Pakistan earlier this month signed a deal with pro-Taleban militants in its North Waziristan province, aimed at reducing militant raids into Eastern Afghanistan. But U.S. officials report a sharp rise in violence in that same part of Afghanistan.
The deal, signed three weeks ago, was presented as a major breakthrough in Pakistan's efforts to reinforce security along the Pakistan-Afghan border.
But U.S. military officials say extremist attacks in eastern Afghanistan have tripled since the peace deal was signed September 5.
Colonel Jon Paradis, a U.S. military spokesman in Afghanistan, says the fighting is particularly strong just across the border from Pakistan's volatile tribal areas of North Waziristan.
"There has been an increase in activity, certainly along the border region, especially in the southeast areas across from North Waziristan," said Paradis. "They have seen, in some cases, two-fold, in some cases, three-fold increases in the number of attacks."
Paradis says the violence stems at least in part from stepped-up U.S. military operations in the area. U.S. officials are declining to comment on any direct links between the latest attacks and Islamabad's agreement with North Waziristan.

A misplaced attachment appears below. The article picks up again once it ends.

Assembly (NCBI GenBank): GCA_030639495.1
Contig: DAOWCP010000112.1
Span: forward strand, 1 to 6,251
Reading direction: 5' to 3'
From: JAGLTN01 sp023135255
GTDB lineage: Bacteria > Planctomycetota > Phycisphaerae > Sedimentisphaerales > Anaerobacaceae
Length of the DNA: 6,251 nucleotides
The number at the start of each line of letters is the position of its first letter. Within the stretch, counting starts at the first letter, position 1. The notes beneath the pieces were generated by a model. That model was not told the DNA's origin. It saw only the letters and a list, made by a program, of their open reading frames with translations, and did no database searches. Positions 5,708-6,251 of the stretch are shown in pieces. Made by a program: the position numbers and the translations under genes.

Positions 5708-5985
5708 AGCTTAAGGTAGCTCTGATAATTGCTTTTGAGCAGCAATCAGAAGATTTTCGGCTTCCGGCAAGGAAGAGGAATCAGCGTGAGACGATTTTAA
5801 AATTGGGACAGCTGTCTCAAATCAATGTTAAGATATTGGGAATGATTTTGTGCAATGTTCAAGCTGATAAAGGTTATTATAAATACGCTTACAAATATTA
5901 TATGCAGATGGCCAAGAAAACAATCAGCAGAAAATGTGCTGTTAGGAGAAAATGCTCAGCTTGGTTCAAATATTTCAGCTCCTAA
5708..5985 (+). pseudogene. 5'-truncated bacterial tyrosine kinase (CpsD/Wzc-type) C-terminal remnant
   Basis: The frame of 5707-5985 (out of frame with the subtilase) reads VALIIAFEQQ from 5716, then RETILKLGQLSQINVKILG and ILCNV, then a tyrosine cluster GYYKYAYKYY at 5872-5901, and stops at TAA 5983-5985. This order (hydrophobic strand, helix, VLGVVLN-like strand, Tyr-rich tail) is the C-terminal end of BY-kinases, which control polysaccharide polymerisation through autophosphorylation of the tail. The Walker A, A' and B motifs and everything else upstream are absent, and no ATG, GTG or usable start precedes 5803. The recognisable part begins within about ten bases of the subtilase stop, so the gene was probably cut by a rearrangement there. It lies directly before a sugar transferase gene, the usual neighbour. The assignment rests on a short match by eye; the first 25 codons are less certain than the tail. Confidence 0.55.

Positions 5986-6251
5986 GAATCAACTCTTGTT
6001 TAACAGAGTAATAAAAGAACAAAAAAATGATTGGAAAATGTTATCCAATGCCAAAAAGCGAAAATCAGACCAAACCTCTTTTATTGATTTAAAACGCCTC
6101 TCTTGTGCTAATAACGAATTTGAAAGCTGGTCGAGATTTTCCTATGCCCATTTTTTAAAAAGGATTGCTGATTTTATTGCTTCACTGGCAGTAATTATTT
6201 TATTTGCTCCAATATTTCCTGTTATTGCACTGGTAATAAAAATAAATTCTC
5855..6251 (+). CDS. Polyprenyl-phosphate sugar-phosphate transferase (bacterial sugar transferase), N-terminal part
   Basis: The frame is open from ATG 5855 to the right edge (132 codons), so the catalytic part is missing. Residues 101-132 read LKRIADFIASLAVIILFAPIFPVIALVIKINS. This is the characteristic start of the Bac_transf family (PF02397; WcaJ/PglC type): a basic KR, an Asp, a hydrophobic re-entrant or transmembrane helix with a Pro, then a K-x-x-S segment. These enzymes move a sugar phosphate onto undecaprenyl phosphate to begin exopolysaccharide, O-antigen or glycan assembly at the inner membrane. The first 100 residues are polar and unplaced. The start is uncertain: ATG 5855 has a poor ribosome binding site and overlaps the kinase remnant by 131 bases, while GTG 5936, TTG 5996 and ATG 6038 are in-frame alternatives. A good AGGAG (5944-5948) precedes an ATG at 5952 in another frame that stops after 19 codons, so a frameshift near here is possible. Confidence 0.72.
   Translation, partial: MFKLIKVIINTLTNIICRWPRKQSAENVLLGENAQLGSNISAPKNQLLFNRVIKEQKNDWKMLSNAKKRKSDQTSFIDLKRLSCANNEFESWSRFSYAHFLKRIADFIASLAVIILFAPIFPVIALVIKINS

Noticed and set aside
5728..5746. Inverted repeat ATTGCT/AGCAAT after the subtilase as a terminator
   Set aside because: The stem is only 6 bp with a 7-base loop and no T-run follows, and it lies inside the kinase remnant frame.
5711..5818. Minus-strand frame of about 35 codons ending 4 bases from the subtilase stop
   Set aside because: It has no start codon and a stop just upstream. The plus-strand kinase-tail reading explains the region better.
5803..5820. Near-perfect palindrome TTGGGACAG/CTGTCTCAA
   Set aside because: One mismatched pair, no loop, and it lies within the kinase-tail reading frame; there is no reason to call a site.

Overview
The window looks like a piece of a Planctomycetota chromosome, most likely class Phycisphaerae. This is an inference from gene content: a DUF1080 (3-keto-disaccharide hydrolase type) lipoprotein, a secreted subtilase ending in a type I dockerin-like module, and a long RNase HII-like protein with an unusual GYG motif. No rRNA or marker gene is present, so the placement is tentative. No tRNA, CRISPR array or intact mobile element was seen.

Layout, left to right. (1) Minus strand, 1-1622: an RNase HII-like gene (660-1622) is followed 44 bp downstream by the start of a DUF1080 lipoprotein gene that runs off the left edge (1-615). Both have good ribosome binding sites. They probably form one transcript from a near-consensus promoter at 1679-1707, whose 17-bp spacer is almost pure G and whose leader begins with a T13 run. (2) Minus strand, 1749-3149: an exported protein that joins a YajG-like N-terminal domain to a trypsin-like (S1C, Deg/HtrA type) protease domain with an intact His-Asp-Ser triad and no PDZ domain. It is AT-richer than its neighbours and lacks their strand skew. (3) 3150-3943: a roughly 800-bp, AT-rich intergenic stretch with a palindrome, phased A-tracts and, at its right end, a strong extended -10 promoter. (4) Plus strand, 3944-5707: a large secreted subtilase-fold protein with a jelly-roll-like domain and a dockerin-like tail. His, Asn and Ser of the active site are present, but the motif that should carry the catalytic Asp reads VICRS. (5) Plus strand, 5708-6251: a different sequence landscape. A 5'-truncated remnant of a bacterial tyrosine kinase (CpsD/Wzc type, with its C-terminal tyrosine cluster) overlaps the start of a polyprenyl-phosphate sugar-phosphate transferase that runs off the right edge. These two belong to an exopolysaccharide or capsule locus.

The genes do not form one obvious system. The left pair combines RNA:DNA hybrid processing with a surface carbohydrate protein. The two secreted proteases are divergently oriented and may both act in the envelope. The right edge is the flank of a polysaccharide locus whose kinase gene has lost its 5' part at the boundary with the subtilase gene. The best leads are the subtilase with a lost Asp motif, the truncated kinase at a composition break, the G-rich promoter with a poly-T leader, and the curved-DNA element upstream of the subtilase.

Under that agreement, the government promised to withdraw most of its troops from the region. In exchange, tribal leaders agreed to expel foreign extremists and help end cross-border raids.
Pakistani officials hailed the agreement as a significant step toward peace in the volatile region. But Afghan officials and local security experts say the deal effectively cedes control of the tribal areas to religious extremists, including pro-Taleban militants.
Pakistan President Pervez Musharraf has rejected those concerns, defending the accord last week during a joint press conference with U.S. President George W. Bush at the White House.
"This deal is not at all with the Taleban, as I said, this is against the Taleban, actually. This deal is with the tribal elders of North Waziristan agency," he said. "And when they signed the deal, they are honor-bound to not only abide by it, but also that whoever violates it, they will move against them."
Pakistani officials say militant attacks against government forces in North Waziristan have dropped significantly since the accord was signed. But authorities say militants have murdered at least three men in the same period after accusing them of being U.S. spies.
Border security remains a major source of tension between Pakistan and Afghanistan.
Afghan President Hamid Karzai has repeatedly accused Islamabad of allowing Taleban insurgents to establish safe havens inside the Pakistani tribal agencies.
President Bush this week pressed both sides to improve coordination on regional security.